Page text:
Prediction models for partial least squares regression (PLSR) were constructed using spectral information. The statistical software of R (version 4.0.3, R Foundation for Statistical Computing, Vienna, Austria) was used to fit the model and evaluate the results. The water dilution and added sugar concentrations were predicted. In the case of mixed samples, the adulteration level was used as an independent variable. The quality of the model was evaluated using the coefficient of determination (R2) and the root mean square error (RMSE).

2.3. Laser-Induced Diffuse Reflectance Imaging

The wine samples were poured into a Petri dish at a level of 3 mm. Low-power laser modules of 3 mW and ∅1 mm beam diameter were used to induce diffuse reflectance (backscattering) signals at wavelengths of 532, 635, 780, 808, 850 and 1064 nm. The angle of incidence was adjusted to 15°. Digital images were collected using a 12-bit camera (model MV1-D1312, Photonfocus, Lachen, Switzerland) with a resolution of 0.113 mm/pixel. Measurements were performed in two replicates. Image acquisition took place in a dark chamber to enhance the signal-to-noise ratio and protect the measurement from other light sources. The Petri dish was placed over a hole to avoid reflection from any surface below. The setup of the laser vision system is introduced in Figure 1.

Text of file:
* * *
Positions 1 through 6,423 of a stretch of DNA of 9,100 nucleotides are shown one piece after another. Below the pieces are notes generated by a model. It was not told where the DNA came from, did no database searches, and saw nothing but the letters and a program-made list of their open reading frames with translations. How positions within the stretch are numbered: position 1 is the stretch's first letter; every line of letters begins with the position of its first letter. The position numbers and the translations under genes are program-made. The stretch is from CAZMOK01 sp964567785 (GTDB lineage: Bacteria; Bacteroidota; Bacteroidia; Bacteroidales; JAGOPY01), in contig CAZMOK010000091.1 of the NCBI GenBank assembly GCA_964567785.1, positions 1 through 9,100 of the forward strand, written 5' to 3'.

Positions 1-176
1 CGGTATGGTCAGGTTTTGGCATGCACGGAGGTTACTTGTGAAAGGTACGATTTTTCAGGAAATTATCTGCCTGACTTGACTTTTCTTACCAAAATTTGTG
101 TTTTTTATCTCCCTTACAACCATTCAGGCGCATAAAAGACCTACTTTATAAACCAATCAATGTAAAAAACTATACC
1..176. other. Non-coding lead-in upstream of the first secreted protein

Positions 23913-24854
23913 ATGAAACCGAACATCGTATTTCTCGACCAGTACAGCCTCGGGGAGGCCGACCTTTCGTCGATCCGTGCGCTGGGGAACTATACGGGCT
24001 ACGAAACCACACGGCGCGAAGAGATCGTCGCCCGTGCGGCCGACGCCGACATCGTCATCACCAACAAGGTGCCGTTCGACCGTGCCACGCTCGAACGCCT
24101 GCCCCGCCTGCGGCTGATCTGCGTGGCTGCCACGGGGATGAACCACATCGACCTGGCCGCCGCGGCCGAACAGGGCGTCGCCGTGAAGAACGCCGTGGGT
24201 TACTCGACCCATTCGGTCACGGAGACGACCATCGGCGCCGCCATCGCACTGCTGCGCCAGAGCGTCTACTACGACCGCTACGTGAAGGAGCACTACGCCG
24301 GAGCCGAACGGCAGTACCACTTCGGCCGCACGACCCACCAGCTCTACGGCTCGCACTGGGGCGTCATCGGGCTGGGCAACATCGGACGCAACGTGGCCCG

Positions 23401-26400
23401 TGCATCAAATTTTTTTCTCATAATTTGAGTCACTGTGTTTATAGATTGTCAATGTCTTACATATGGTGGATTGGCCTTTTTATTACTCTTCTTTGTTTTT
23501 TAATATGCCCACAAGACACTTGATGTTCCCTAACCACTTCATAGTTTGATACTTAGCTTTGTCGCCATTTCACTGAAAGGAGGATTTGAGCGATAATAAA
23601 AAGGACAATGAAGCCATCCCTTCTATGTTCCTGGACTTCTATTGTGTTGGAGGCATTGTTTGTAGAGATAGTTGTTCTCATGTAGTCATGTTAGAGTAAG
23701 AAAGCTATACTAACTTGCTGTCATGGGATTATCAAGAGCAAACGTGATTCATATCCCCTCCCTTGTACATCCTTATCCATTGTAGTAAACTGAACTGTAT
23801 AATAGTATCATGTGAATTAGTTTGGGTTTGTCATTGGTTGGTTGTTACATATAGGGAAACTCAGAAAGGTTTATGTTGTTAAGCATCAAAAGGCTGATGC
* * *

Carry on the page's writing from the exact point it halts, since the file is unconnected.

The illuminated spot appeared as a peak in the average intensity signal (Figure 2). The binary image data was processed using the GNU Octave (version 4.4.1) software. Laser light distribution was described with peak width at selected intensity levels 25%, 50% and 75%, called D25, D50 and D75, respectively. Ratios of D50 to D75 and D25 to D75 were also computed. The illuminated area was segmented above an intensity level of 50% and a ring of 25–75%, called A50 and A25–75, respectively. The ratio of A50 to A25–75 was also calculated. The ratios of the parameters are expected to reflect the sharpness of the peak and the outline of the illuminated spot.